Christopher Kulendran Thomas: Another World at the ICA
Revolution meets alternative reality with a dollop of artificial intelligence in this multidisciplinary art show. In the dimly lit downstairs room, The Finesse features a long screen against the back of the room, which shows rolling footage (some real, some fabricated) of forests, insects, and wildlife. This screen faces a selection of digital panels, which display a film that is part documentary and part imagined reality about the civil war that took place in Sri Lanka from 1983 to 2009. Featuring real Tamil revolutionary Vasuky Vakay Jaypalan and footage exploring the largely untold history of this uprising, the piece also uses AI-generated content to explore the thin line between fact and fiction, and to discuss the curated nature of our media and understanding of the world.
The Finesse asks visitors what the real story is, how we can relate the point of view of those who didn’t win, and, by using this mix of reality and fiction, how much of our own perception is objective fact and how much has been crafted with an agenda, fed to us by an algorithm. Flanked by three statues dressed in leafy camouflage and wearing split red and green masks, this installation sandwiches the audiences between the two screens, sometimes reflecting back to them as it plays with mirroring. A Kim Kardashian lookalike talks about how technology has changed dopamine responses so that the younger generation’s brains must be fundamentally different to the older’s, because they’ve never known anything else. Is she real, or AI-generated herself? It is a trippy, impressive and thought-provoking take on revolution, colonialism and what “truth” means in the modern world.
The upper gallery hosts art that was created by an algorithm (trained by the work of other artists, and the results look indistinguishable from real pieces) and painted by human hands. It explores creativity as a humanist fiction that can be spread memetically. Can it still be seen as creative if it is simply a copy by an AI? Can algorithms be creative? Behind a dark curtain in the upstairs gallery one can also find Being Human, a video installation that showcases a mix of real human experiences in the aftermath of war and AI-created characters, to explore the shifting relationship with what is real.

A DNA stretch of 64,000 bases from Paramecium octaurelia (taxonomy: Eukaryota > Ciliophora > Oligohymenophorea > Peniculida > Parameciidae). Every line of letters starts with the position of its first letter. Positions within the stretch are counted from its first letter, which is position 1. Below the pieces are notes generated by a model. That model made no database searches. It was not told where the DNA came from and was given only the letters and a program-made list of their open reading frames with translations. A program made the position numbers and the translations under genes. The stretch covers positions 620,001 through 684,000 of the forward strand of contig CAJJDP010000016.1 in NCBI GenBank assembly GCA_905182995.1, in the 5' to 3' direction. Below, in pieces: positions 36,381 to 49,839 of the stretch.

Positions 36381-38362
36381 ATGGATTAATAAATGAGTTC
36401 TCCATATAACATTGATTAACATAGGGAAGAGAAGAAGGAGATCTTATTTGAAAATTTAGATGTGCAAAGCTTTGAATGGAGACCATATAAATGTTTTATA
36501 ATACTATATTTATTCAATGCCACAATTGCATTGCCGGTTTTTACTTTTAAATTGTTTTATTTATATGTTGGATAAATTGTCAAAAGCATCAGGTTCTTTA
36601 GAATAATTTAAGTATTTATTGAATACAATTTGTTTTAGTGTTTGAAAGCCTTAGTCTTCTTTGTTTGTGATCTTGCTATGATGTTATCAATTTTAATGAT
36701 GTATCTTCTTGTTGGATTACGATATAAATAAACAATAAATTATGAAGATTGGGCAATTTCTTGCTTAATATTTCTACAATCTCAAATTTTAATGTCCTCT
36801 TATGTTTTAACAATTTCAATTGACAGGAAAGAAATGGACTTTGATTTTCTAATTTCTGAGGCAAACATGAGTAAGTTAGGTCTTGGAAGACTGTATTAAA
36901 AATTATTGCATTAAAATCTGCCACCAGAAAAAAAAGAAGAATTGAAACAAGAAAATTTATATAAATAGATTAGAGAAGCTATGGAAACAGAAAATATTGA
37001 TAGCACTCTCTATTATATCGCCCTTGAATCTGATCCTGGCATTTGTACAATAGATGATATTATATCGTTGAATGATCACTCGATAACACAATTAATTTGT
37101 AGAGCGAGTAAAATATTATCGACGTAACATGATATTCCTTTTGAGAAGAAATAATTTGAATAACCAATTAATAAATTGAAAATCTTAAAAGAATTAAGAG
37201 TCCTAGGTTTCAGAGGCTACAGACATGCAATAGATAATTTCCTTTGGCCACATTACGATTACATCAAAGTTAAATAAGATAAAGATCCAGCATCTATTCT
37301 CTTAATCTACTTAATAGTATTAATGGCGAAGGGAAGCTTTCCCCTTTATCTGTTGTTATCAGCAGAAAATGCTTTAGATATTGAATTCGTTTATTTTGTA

A standout part of this installation is a hollow, mirror effect that shows a similar room to the one the audience is standing in, albeit with the furnishings moved around, but it is empty. Several people look around to see if it’s possible that what they are seeing is behind them, but it’s not. The installation has removed its audience from the room and created a false reality, making them wonder what is real and what is not.
Another World is an intriguing and incredibly interesting piece of art that becomes even more fascinating the more one thinks about it. It makes its points about the modern world aptly and subtly, encouraging the audience to ask themselves these questions. One leaves with a sense of unease, unable to get certain thoughts out of one’s mind.
Christopher Kulendran Thomas: Another World is at the ICA from 10th October until January 2023. For further information visit the exhibition’s website here.